When the WHO special envoy for covid-19, the British David Nabarro, expressed himself in that way in an interview with The Spectator magazine, he certainly did not imagine the storm that his words would produce.
“The confinements have a consequence that we must never underestimate: they make the poor much poorer,” said Nabarro.
Shortly thereafter, numerous media outlets and personalities began to report that WHO had withdrawn in support of the confinements. The President of the United States, Donald Trump, went so far as to say that the organization was agreeing with him.
“The World Health Organization has just admitted that I was right. Confinements are killing countries all over the world. The cure cannot be worse than the problem (…). A long battle, but they finally did the thing right, “Trump said on Monday through his Twitter account.
The position of the American president is the same as that of the Brazilian president, Jair Bolsonaro (without a party), who has repeatedly criticized the social isolation measures adopted by states and cities in the country, warning that the damage to the economy could be worse than the impacts of pandemic itself.
At a meeting with farmers in September, the president said that the defenses against the need for isolation were “soft talk”. “This is for the weak. The virus, I always said, was a reality, and we had to face it. Nothing to chicken out in the face of what we cannot escape from it,” said Bolsonaro
In most of Brazil, milder isolation measures have been adopted, but in cities in some states, periods of confinement have been applied by court order or by decision of mayors or governors.
In reaction to this, the Bolsonaro government issued a provisional measure to concentrate on the federal executive the power to establish rules on this matter. The issue ended up in the Supreme Federal Court, which decided that states and municipalities were empowered to determine isolation measures.
‘Another weapon from the arsenal’
In response to Trump’s comment, Nabarro said the problem is using confinements as the “primary means of controlling” the coronavirus. A WHO spokeswoman, Margaret Ann Harris, clarified that this has always been the position of the organization, which has never failed to consider confinement “one more weapon in the arsenal” to combat the pandemic.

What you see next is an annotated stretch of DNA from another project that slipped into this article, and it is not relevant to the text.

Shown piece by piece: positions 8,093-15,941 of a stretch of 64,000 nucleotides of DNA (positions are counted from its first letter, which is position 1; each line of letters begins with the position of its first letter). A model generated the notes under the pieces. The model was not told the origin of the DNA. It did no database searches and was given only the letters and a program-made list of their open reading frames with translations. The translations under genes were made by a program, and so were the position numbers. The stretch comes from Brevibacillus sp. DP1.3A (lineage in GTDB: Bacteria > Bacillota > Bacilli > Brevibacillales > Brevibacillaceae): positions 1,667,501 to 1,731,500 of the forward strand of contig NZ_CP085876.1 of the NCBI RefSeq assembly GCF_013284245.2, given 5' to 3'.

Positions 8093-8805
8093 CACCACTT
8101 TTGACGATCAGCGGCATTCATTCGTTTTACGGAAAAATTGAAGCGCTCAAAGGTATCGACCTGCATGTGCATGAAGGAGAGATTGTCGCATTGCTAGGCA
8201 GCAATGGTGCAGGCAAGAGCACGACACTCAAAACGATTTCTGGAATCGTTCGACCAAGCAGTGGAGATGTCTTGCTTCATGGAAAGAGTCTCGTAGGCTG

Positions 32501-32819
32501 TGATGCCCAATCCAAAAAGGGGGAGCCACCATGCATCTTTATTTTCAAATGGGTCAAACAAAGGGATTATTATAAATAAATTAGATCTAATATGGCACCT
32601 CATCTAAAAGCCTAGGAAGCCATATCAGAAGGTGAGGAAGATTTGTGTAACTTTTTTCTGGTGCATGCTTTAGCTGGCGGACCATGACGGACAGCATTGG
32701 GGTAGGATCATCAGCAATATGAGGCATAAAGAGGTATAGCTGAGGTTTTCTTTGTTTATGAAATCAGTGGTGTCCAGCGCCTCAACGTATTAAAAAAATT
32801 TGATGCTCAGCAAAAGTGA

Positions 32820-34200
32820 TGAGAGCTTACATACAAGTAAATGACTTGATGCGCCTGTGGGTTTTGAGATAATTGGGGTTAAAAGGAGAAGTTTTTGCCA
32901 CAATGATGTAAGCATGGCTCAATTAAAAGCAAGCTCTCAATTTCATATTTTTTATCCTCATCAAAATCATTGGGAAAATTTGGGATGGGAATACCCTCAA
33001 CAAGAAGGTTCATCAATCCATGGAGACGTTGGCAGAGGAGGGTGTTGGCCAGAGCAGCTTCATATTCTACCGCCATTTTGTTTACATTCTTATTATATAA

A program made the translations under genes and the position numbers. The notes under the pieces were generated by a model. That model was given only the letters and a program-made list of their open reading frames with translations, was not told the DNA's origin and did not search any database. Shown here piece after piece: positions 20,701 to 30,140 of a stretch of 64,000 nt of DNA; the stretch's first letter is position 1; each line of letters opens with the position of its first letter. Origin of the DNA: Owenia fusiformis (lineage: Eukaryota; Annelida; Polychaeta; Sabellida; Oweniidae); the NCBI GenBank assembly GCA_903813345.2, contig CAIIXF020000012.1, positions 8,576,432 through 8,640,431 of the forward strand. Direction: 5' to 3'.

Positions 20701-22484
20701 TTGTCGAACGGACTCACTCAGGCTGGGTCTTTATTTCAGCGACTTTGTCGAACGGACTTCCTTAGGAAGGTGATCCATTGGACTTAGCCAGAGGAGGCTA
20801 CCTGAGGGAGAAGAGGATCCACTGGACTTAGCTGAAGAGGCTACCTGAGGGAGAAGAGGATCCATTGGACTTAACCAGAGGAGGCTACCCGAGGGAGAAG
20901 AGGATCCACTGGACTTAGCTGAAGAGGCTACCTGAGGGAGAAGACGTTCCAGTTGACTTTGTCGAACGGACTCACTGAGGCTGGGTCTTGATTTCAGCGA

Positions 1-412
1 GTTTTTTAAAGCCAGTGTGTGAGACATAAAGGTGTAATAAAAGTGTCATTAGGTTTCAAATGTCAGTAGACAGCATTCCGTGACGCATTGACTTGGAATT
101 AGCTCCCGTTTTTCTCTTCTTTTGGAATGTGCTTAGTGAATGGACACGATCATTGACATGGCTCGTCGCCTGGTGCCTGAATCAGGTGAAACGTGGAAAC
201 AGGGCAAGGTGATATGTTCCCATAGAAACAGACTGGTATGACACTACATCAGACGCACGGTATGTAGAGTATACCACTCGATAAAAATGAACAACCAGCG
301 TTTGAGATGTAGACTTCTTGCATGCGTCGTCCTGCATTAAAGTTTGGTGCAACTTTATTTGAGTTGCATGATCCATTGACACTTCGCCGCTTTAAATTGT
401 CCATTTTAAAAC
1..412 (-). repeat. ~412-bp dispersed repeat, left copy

“What we’ve always said is that confinements can help to buy some time, especially if there is intense community transmission,” explained Harris.
“You may find yourself in a situation where transmission is intense and, for different reasons, it is not possible to identify or track all those infected. In this case, it may be necessary to stop the spread of the virus using confinement.”
“But we would like to see governments and communities continually apply all other things that can help stem the spread of the virus,” insisted the WHO spokeswoman.
At the individual level, this includes hand washing, physical distance, wearing masks and avoiding close contacts, crowds and poorly ventilated spaces.
“At the government level, we would like to see better testing and tracking systems, which ensure that all cases and contacts of infected people are actually identified and that ensure that all these people are isolated for as long as necessary,” said Harris.
“If all of this is done, and there are many countries that have done very well, transmission is reduced and society can be kept functioning.”
All of these points were also raised by Nabarro during his interview, in which he also acknowledged that confinements could be justified “to save time, reorganize, regroup, redistribute resources and protect health workers”.
“We really ask world leaders to stop using confinements as their primary method of control. Develop better systems for this. Work together and learn from each other,” he told The Spectator.
For Harris, that last point is the most important. “Nabarro was emphasizing that in some places governments may not be focusing on other measures and are jumping directly into confinements and warning that this is not the way,” he said.
“In order for us to be able to live safely while the virus is circulating, we have to take all other measures consistently.”
For the WHO spokeswoman, many measures and restrictions must continue to be implemented even after the vaccine is made available, to ensure the safety of those who are not yet protected by it.
And the spokeswoman also stressed that, in the current circumstances, the lack of confinement should not be interpreted as a return to normality.
“This has been a common mistake. When confinement is lifted, people act as if they have come out of prison and say, ‘Now we are going to take revenge’.”
Have you watched our new videos on YouTube? Subscribe to our channel!